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It was almost a month ago exactly when I reported news that Toys "R" Us Australia was entering voluntary administration. Now comes news that the toy store down under will be facing the same fate as its U.S. counterpart, announcing this morning that they will close all 44 Toys "R" Us and Babies "R" Us stores in Australia, resulting in around 700 jobs lost. The first Australian Toys "R" Us opened back in 1993, with the chain gradually expanding nationwide and adding 11 Babies "R" Us locations to the mix. The most recent news in North America finds Canada moving forward at a brisk pace, while more than 115 parties have shown interest in picking up select IP assets from the U.S. operation.

As the saga of Toys "R" Us here in the United States just continues to drone along, it appears that the much-anticipated June 18th intellectual property auction has failed to happen. As filed on June 11, an extension was being sought that would place the auction on August 6, dragging things out for nearly two more months. Up north, however, things are looking bright for the folks at Toys "R" Us Canada, and they've wasted no time in getting things back to fun - welcoming customers with a message that they're "here to play, here to stay!"  With that comes a search for a "fun, energetic tween who loves to play with toys" as TRU Canada kicks off the search for its next Chief Play Officer (CPO). As the spokesperson for Canada's leading dedicated toy product retailer, the CPO is the toy expert for Toys "R" Us Canada and gets to share expert recommendations on the hottest toys and trends with parents and gift-givers from coast-to-coast.

On this week's episode of the Power Kid Podcast, the featured guest is a familiar one... me. Each week, toy industry veteran Phil Albritton interviews amazing people making amazing things for kids. Toys, games, books, media - he covers it all in the only podcast dedicated to the modern children's entertainment industry. Phil and I had connected over on LinkedIn, and one big question he had was how my career trajectory took me from covering horror movies and entertainment for FANGORIA to penning columns for Sprout Channel's late Sprout Parents site. On the show I explain how all that happened, and discuss a bit of my backstory, from working in retail 20 years ago to entering the world of film & tv to winding up here, covering toys and pop culture for the likes of The Toy Insider, Toy Book and The Pop Insider. We also discuss my deep-dive into the collapse of Toys "R" Us, and close things out with some words about raising kids and parenting in the "gig economy" - where success today is still staring-down an uncertain tomorrow. Check it out on Stitcher, iTunes or in the player below!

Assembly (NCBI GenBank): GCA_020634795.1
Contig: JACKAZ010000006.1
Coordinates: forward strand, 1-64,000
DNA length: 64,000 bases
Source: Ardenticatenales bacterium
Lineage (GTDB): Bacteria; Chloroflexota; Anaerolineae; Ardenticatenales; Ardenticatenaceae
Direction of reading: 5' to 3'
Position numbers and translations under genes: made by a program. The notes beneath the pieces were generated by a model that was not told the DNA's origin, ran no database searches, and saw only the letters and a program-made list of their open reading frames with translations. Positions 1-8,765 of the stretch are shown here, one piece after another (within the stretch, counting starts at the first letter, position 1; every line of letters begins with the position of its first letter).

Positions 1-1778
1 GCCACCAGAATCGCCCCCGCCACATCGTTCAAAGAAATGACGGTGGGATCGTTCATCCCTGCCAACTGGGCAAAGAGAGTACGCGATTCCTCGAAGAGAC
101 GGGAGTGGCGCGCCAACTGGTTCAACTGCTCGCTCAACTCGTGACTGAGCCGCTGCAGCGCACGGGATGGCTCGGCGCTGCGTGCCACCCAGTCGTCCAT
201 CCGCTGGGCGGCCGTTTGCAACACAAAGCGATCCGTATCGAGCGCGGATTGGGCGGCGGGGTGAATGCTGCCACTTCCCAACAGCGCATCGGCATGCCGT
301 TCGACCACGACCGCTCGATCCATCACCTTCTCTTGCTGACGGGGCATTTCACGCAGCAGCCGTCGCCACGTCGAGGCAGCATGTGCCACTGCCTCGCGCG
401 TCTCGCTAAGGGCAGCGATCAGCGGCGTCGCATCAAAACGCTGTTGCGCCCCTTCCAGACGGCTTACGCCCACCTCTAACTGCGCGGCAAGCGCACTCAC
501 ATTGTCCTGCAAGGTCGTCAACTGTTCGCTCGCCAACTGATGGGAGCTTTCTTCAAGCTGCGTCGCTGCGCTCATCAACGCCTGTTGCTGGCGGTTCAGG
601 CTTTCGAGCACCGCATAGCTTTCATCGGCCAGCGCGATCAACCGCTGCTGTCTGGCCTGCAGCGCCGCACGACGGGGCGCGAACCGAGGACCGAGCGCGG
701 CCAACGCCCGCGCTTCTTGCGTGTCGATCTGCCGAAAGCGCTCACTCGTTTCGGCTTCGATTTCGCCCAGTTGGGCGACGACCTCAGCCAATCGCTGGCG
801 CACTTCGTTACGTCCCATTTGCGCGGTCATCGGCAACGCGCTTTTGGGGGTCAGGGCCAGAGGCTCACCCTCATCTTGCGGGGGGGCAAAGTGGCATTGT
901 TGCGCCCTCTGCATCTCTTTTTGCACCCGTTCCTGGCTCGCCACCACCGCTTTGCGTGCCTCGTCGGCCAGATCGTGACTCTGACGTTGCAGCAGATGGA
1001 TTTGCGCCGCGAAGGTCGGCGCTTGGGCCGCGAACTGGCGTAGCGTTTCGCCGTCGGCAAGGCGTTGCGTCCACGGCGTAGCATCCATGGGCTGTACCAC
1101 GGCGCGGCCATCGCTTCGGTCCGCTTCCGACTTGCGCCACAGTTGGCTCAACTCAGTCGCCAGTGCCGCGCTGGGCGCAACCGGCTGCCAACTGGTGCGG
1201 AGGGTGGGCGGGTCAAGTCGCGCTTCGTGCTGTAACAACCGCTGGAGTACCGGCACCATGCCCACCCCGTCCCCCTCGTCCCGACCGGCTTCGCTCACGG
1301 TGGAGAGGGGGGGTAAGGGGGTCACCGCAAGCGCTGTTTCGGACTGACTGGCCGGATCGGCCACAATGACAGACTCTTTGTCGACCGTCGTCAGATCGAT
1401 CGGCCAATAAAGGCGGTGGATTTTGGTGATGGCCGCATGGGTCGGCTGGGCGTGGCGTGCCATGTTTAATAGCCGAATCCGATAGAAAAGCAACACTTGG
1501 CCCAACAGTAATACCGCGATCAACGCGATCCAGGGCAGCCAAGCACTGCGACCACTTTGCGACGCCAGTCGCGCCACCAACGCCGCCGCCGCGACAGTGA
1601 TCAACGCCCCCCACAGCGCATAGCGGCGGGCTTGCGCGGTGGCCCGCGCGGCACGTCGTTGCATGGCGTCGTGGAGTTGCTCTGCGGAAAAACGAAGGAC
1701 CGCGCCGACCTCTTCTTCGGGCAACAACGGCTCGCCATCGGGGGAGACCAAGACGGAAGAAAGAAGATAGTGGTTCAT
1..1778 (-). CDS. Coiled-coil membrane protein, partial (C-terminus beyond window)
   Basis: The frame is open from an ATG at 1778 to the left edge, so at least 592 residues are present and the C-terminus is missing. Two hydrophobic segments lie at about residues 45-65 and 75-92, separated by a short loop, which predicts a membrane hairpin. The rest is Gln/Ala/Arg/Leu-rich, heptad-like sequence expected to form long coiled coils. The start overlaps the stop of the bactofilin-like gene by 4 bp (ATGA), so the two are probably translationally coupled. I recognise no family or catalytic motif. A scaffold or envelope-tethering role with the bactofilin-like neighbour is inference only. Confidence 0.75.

Published in James' Journal

As the remains of Toys "R" Us continue to be sold off for scrap here in the U.S., our neighbors to the north have a much brighter picture... the sale of Toys "R" Us Canada to Fairfax Holdings Limited. The sale keeps the iconic Toys "R" Us brand alive in Canada, along with Geoffrey the Giraffe and Babies "R" Us. TRU Canada is now an entirely Canadian-owned and operated business employing more than 4,000 Canadians as the only exclusive coast-to-coast business with over 80 locations dedicated to kids and babies.

The Toys "R" Us saga gets bleaker by the day, and if it's not crystal clear at this point, "saving" the U.S. operations of the company was never in the cards. As I've been saying for awhile, the endgame is that Toys "R" Us as we've known it for the past 70 years is over. The name will eventually live on in a new form as a complete reboot much like we're seeing happen with FAO Schwarz and KB Toys. As for who will own it, that's still a mystery, though as I reported earlier this month, there are people interested - including a group that has the involvement of former TRU CEO Jerry Storch. One player that's out is MGA Entertainment's Issac Larian, who tweeted his disappointment after his repeated attempts at salvaging parts of the company were shot down. 

Monday, May 14, 2018 marked the end for many employees working at the Toys "R" Us Global Resource Center in Wayne, New Jersey. While "several hundred" staffers are said to have stayed on as the wind-down of the U.S. businesses continues, there's the "highly unusual" early exit of many top executives, including Chairman and CEO David A. Brandon. "Unusual" seems to be the key word as this story just gets weirder... could former CEO Jerry Storch want back in on the Toys "R" Us action? 

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